I asked myself this question in a long-ago blog post, and vowed to figure it out: Who am I?  The bigger question perhaps is why am I no closer to figuring it out?  I’m old, I should know by now, shouldn’t I?  I’m a #baseballmom, but I’d like not to be an MD mom.  See?  No hashtag for MD mom, because who wants that for their kid?  Who wants that to be a defining element in their six word memoir?   I could just stick to mom, and call it a day I guess.  I’m a communicator in many forms–language and speech habilitator, information sharer, professional developer, blogger, cheerleader and advocate for my children, comedian, song lyrics savant.  Who tags themselves essentially as a communicator?  I’m a good and loyal wife.  Speech-language pathologist is in me, but doesn’t rate highly enough for the six words.  I laugh a lot and I smile a lot, but I can be morose.  I’m terribly hard on myself, and my husband believes I should be black and blue for the extent to which I beat myself up when I fail, especially when I believe I fail at parenting.  I’m optimistic, yet anxious; I’m the queen of hyperbole, yet quite pragmatic in fact.

My husband, who unwittingly started this post in motion, thinks I’m lots of personalities (not in the DSM-V multiple personality disorder kind of way though probably possibly, so please keep your questioning my sanity thoughts to yourselves, muchas gracias), but that not everyone gets all of me.  The discussion stemmed from one of the mes he appreciates less well than the rock star wife and mom me.  I would argue that not everyone needs all of the mes.  There’s a line in Some Fantastic that goes, “I missed out on the best of you.”  Who needs, but is missing out on the best of me, the best of the me that they need anyway?  My kids?  My husband?  My friends??  I can’t be best me at everything to everyone all the time, but I certainly can’t be failing those who matter most.  Am I?  When being right for someone’s something prevents or distracts me from being the right something elsewhere??  Damn.  Adulting is hard.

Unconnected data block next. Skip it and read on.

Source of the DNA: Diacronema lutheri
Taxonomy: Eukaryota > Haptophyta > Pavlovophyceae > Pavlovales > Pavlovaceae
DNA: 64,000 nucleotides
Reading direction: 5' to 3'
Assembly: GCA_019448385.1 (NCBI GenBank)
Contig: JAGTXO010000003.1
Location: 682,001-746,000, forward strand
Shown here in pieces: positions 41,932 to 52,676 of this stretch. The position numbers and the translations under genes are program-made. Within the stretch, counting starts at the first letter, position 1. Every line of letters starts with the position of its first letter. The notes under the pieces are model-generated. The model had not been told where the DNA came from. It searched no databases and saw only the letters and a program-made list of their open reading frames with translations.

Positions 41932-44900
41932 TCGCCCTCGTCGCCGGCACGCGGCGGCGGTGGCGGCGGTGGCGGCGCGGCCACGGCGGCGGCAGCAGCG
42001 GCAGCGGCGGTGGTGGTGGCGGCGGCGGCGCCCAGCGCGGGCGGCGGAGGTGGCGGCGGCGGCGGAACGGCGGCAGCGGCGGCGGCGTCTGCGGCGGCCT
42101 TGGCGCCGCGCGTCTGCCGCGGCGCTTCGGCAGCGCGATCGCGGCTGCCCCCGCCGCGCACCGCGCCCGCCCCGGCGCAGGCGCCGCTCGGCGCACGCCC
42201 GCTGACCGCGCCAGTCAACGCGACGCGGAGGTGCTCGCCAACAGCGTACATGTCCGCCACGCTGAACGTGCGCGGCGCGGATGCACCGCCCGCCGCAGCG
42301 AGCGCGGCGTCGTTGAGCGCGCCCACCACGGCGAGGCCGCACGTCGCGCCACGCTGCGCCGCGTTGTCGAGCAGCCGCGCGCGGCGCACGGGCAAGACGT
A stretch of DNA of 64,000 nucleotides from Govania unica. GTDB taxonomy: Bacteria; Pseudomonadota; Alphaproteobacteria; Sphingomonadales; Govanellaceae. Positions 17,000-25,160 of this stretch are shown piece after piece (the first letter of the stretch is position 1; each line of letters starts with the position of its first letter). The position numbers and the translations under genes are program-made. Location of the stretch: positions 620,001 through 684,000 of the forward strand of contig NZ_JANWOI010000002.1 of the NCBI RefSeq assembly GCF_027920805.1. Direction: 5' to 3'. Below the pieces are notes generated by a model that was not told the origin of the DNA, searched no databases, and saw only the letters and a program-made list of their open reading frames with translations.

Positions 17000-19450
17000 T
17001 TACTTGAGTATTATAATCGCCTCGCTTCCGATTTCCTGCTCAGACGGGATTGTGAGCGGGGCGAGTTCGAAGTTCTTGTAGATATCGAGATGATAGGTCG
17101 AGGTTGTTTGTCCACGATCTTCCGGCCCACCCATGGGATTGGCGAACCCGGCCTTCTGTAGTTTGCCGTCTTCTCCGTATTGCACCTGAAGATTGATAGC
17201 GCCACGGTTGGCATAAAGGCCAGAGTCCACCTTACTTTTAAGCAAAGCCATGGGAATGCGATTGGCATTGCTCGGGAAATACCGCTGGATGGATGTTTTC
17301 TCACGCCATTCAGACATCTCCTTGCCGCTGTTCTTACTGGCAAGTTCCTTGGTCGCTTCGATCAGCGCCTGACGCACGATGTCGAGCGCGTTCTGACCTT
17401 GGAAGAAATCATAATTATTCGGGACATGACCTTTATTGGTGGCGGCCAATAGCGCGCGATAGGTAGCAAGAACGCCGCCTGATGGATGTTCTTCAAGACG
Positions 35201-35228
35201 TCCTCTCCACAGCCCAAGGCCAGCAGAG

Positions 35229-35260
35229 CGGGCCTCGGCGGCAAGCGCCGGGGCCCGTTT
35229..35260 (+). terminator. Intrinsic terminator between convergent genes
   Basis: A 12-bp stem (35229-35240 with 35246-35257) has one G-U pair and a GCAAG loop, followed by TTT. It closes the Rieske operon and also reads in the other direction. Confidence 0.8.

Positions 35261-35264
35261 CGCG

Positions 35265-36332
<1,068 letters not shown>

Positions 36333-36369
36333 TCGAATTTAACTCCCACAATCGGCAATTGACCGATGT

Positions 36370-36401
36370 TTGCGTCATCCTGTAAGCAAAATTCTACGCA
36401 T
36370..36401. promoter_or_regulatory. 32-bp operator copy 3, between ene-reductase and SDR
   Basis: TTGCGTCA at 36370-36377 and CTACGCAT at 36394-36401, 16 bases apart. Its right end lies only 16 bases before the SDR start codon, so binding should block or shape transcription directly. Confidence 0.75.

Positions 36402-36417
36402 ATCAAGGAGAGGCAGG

Getting back to my son’s memoir.  Why was he, all 5’9″ now, twelve-and-a-half years of him, able to crank it out in the allotted timeframe and belt it out in a roomful of people?  Does it accurately reflect how he views the world?  He freaking nailed it–life does sometimes stride, and it most assuredly sucks at others.  It’s profound.  Alternately, it’s middle school shallow.  It is balanced though, right?

Much can be revealed in six words.  Maybe that’s why getting it right matters so.  Have you written your six word memoir?  Can you write mine?

Family, friends, happiness–greater than gravity.

It’s a start anyway.

 

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12 thoughts on “Six Word Memoir

  1. What a GREAT post Wendy- I had to read it twice because the first time I was like ‘gobble gobble gobble’ and read it too fast. Holy cow, a six-word memoir… I am really going to have to think about this one. I’ve never been good at quip… But I’m giving this one a try. You’ll find yours, I know it. And I truly hope you post it because I want to read. I wish WordPress had flags so you could flag a post to come back to because you want to share it..lol! (I live by flags in my emails)

    Liked by 1 person

    • Thanks, Amanda. I am no closer to my life in six, but I have thought about my outlook and behavior in general, and how I would express my core beliefs and self to my kids. At least I am thinking. And yes, I totally know what you mean about reminders/flags/etc. I talk to my phone all the time to remind me to do all the things I used to remember all by myself. I’m old. . . 🙂

      Liked by 1 person

  2. “Children are the living messages we send to a time we will not see.” ~ Neil Postman. One of my favorites and one I quote more often than anything with one addition. “What is the message you’re leaving?”

    Liked by 1 person

    • Both of those thoughts are wonderful and demand attention. Thank you for leaving these bits of wisdom here. I need more of it. I wonder if I had to sum up my blog what the message I’m leaving would be. . . You’ve got me thinking.

      Like

  3. Love, love, love this post! Did I mention I love it?! The C.S. Lewis quote is one of my favorites, “Don’t be a dick” made me LOL (for real) and the quote about the mom only being as happy as her saddest son made me tear up at that truth. Thanks for sharing this and now I am going to waste a day trying to figure mine out!!

    Liked by 1 person

    • Oh, I am so happy you read and enjoyed it! Everyone seems much more skilled at this than I, so I bet you didn’t waste your whole day, and if you did? Well. . . time well spent if it’s time spent on self-reflection. Glad you laughed too! Actually, making people laugh sometimes is probably my favorite accomplishment (OK, overstatement! 😊) ever!

      Like